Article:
Trump’s surprise election threw the corporate media, the military-industrial complex, and the intelligence agencies into a panic as they confronted a crisis of legitimacy. Now firmly aligned with Hillary Clinton and the Democrats, their response was to pre-empt Trump’s threatened rapprochement with Russia with insinuations of treason. In the process they have further delegitimized virtually every U.S. institution, all the while blaming Vladimir Putin.

Furthermore, it’s like our whole country has gone crazy since Trump was elected. For example, we get tweets like this from former Republican Congressman Joe Walsh: “America is the brightest, most benevolent nation on earth. North Korea is the darkest, most horrific regime on Earth. We just gave them equal billing. We just sat at a table with them. There had better be something really, really good coming in return.”

Ha, ha. That’s funny. Ole Joe might believe that shit, but a lot of Americans are starting to ask questions.

For starters, why is America locked into forever war?

In my opinion, the forever war continues because it’s profitable for the the sociopathic elite and corporations that control our country. You know, the deep state, which should be thought of as the military/industrial/complex, the financial sector, Silicon Valley, and the corporate media.

Never forget that a mere 6 companies control 90% of the media in the U.S. Guess who runs these mega media corporations? That’s right. The same sociopathic elite who closely coordinate with government agencies like the NSA, CIA, Pentagon and DHS. Can you say Jeff Bezos?

Our reality is shaped by the corporate media narrative, but what the media presents is often determined by the complex reality of empire rather than by the factual evidence. In fact, there’s a systematic use of lies, plots and conspiracies to maintain our sociopathic elite power. For example: In Syria, the US accused Damascus of using poisonous gas against its own people in order to justify the US cruise missile attacks. In Libya, Obama and Hillary Clinton claimed President Gaddafi distributed Viagra to his armed forced to rape innocent civilians, precipitating the US-EU bombing of the country and rape and murder of President Gaddafi.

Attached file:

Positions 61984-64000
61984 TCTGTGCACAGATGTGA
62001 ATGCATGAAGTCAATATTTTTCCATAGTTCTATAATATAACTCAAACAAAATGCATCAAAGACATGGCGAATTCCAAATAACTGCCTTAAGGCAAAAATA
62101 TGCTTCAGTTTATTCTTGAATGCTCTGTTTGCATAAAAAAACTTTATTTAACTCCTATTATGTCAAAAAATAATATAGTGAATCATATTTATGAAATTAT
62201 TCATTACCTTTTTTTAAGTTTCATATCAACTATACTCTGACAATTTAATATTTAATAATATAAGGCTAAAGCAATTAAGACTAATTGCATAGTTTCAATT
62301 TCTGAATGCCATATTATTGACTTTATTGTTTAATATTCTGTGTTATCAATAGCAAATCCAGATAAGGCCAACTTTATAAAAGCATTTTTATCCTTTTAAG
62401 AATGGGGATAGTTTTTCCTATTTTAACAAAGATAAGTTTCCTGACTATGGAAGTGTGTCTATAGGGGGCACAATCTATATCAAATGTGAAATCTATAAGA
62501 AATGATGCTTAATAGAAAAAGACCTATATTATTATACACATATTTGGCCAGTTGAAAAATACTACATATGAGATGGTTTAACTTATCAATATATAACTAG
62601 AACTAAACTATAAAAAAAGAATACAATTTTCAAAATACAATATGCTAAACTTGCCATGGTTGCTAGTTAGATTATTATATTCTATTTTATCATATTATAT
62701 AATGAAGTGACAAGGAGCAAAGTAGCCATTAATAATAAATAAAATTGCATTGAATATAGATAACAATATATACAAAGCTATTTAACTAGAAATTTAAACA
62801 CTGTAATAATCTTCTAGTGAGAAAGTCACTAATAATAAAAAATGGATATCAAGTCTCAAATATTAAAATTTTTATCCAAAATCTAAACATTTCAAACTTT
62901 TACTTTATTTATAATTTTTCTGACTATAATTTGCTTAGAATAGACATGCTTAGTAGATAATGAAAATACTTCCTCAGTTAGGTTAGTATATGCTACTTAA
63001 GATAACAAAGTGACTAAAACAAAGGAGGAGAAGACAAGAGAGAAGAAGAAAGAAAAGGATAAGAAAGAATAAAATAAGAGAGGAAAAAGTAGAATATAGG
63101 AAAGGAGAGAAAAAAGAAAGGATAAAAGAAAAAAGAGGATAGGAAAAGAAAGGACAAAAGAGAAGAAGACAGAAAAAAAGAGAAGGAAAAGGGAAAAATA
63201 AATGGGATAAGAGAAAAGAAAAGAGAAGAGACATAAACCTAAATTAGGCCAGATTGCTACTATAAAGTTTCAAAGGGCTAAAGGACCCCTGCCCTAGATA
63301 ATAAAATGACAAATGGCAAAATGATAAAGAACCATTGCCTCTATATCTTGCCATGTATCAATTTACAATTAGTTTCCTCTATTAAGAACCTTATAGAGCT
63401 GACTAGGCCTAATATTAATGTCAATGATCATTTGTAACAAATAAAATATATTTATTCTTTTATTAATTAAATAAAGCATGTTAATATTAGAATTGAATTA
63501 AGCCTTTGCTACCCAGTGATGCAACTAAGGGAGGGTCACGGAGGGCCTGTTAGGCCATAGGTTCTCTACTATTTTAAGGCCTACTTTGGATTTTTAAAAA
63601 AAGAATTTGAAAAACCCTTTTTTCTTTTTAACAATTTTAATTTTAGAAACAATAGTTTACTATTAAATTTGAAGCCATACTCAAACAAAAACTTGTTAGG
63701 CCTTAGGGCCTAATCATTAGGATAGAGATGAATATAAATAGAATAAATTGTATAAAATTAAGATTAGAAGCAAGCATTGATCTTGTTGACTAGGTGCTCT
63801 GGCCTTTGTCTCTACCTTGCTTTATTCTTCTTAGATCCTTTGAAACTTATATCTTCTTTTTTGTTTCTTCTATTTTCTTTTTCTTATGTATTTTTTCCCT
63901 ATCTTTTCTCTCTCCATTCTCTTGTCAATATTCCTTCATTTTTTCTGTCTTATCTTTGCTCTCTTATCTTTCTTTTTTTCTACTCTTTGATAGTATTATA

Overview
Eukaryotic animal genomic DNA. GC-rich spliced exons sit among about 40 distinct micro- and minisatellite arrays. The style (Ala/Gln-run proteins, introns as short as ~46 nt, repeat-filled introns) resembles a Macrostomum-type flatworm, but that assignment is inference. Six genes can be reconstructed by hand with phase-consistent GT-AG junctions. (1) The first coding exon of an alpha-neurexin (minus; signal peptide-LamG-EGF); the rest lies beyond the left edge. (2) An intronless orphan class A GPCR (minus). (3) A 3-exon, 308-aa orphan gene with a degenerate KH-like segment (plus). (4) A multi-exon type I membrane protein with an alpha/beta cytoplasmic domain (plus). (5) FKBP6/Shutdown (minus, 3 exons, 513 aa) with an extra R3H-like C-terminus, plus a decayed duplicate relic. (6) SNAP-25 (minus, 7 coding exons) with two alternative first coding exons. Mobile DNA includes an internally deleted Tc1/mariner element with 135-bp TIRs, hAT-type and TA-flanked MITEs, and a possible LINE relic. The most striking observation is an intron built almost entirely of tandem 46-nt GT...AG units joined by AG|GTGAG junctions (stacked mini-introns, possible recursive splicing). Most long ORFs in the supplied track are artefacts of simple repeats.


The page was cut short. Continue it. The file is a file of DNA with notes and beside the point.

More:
I suspect that many Americans have had this uneasy feeling for decades that despite their voting and petitioning governmental representatives, nothing seems to get better for non-rich people. Social services never get better. Wages never go up. Corporations do whatever they want. Criminals who are wealthy and connected never go to jail.

The wars go on and on.

So, yeah, look around and get mad. The only way to stop the madness is when Americans show up in the streets to demand an end to the forever wars.


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Is that all there is?


Gazing around our world it’s clear that neoliberalism has narrowed the possibilities.

Is that all there is?

Massive student debts, opioid addiction, homelessness and suicides. An economy based largely on scams and fraud, that leaves the vast majority of Americans poorer. Indeed, thanks to our pay-to-play political process, Wall Street was allowed to create an epidemic of mortgage backed security fraud that foreclosed the American-Dream for millions of our neighbors, while the bankers walked away with billions. In hindsight, it’s obvious that Barak Obama was elected precisely to not prosecute Wall Street.